Chris Koehler: So someone like myself, I don't practice any criminal law, and as far as you know, have never been involved in the criminal system. How do you convince people like me that this affects them and it's a worthwhile initiative to support?
Justice Michael...: Well, everyone, whether we practice in the system, whether we've ever been involved in the system at all, has to have public confidence that we have a criminal justice system that is working right. Because the criminal justice system, when laws are enforced, when people break the law and there's consequences, that's how we maintain public order, that's how we maintain public safety. But we also want to believe that our laws are being followed and that our people are being treated equally and fairly. If people lose confidence in the justice system, which is the bedrock of our democracy, it's not a place where partisan politics should ever enter. It's a place for anyone, no matter whether you're conservative, whether you're liberal, whether you're moderate, independent, Republican, or Democrat. If you have a dispute, whether it's criminal or civil, you want to believe that you can take that to the court system and have it resolved according to the truth, and in a fair and just manner.
Chris Koehler: So how can people get involved to support this? I'll ask you, Justice Donnelley, on a statewide level. And then Chris, if you could describe how on a local level in Cleveland, people might get involved.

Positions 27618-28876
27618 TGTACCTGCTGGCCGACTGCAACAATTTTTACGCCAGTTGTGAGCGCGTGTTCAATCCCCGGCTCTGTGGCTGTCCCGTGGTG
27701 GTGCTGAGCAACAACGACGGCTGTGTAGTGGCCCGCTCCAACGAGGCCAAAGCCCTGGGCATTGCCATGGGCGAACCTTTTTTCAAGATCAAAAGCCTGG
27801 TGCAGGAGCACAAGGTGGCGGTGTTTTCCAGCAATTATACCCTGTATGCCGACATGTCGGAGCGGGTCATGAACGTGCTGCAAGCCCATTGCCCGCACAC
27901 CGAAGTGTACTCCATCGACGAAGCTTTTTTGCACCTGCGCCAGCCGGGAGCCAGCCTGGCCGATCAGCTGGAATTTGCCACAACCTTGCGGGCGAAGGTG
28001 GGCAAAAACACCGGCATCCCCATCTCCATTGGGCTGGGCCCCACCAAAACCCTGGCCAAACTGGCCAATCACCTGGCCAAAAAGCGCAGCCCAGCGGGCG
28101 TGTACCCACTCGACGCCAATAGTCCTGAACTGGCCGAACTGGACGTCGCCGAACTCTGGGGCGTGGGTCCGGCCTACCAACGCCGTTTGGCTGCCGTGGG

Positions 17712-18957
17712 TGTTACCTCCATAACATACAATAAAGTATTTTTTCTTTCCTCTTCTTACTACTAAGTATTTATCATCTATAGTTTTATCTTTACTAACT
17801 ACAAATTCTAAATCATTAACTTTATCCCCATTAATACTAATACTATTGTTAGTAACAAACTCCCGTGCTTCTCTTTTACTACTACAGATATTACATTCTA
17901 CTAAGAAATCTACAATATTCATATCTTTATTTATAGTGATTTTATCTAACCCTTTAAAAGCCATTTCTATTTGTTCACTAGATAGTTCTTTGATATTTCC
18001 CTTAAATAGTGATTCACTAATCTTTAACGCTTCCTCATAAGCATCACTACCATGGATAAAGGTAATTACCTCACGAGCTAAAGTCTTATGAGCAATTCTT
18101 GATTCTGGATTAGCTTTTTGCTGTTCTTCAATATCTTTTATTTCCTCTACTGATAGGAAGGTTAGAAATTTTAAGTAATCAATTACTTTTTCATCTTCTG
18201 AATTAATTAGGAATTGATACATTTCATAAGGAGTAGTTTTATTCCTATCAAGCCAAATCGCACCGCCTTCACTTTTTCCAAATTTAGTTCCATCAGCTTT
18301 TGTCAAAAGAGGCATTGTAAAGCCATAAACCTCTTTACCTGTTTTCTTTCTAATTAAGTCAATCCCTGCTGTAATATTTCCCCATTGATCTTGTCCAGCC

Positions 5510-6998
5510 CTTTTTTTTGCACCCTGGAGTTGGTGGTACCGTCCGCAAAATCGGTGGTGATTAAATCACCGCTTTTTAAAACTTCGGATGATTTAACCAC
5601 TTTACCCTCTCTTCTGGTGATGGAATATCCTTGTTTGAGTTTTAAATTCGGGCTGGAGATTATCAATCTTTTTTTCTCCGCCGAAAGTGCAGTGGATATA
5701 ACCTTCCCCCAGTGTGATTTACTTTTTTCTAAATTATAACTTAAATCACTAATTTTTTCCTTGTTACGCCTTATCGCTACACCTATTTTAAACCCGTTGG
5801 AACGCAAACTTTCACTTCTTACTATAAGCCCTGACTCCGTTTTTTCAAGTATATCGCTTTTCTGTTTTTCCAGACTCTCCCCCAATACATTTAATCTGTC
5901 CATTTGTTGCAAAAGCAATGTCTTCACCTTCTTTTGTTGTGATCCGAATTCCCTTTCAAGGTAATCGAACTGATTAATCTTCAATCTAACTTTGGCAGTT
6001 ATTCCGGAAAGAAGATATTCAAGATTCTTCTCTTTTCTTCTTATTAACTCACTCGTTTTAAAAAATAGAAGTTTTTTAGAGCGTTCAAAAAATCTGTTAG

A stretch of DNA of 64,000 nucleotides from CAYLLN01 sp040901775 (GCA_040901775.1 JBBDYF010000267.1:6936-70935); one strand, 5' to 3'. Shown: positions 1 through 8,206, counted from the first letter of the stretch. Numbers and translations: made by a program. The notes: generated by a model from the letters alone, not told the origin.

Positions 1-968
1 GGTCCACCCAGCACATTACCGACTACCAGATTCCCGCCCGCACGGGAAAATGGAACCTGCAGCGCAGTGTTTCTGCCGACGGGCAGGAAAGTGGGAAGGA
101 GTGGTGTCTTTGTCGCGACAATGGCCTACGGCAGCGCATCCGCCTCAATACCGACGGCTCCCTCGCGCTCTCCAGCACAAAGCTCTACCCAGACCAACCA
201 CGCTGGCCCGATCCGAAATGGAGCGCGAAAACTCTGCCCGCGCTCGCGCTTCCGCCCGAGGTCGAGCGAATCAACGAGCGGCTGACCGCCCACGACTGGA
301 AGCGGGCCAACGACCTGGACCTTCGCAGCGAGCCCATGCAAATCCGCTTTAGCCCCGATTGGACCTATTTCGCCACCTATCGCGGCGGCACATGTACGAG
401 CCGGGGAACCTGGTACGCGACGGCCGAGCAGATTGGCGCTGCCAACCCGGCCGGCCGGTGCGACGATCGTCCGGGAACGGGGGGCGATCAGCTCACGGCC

Justice Michael...: I would urge everyone that is listening and sees the value of this to contact their state legislator and ask them to support this. I'm really happy that so many judges are volunteering for this. But I think to get all 88 counties on board, I foresee that legislation is going to be required so that we can achieve that type of uniformity necessary to make this database work correctly. I hope that when every judicial candidate who wants to be a judge in the next cycle, 2022, is asked what their position is, because I think it's that important that we keep up the political will to get this implemented. I know the bar, the CMBA, has fully endorsed this, which I'm very, very happy about. Other bar associations throughout the state are doing so as well.
Chris Keim: As far as locally, Chris, our CMBA, the Racial Equity and Law work groups still need volunteers, so it really is not too late to still get involved. If you go to the CMBA website and look up the REAL work groups, or send me an email or reach out to the CMBA, they'll definitely point you in the right direction of how to help on a local level.
Chris Koehler: At the end of our podcast, we usually try to give a few takeaways. What I'm hearing, Justice Donnelly, from you is this affects us all because it fosters confidence in the system. So it's something worth supporting, and there are easy ways all across the state to get involved. And Chris, thanks for giving the information as how we can get involved here in the Cleveland Metropolitan Bar Association. Justice Donnelley, thanks very much for joining us and talking about this very important endeavor. We're anxious to see, as this is implemented, how it takes off. So thanks for coming.
Justice Michael...: Thank you very much. It's been a pleasure and an honor. I really appreciate the opportunity to speak about this.
Chris Koehler: Chris, thank you. I see you every day, but thanks for joining and getting involved on behalf of the firm in this important initiative with the local bar association.
Chris Keim: Love to do it.
Chris Koehler: So that wraps up another episode of Shoveling Smoke. Thanks for checking in with us. We hope you'll listen in next time.
Shoveling Smoke is a production of Evergreen Podcasts. Our producer and audio engineer is Sean Rule-Hoffman. Thanks for listening.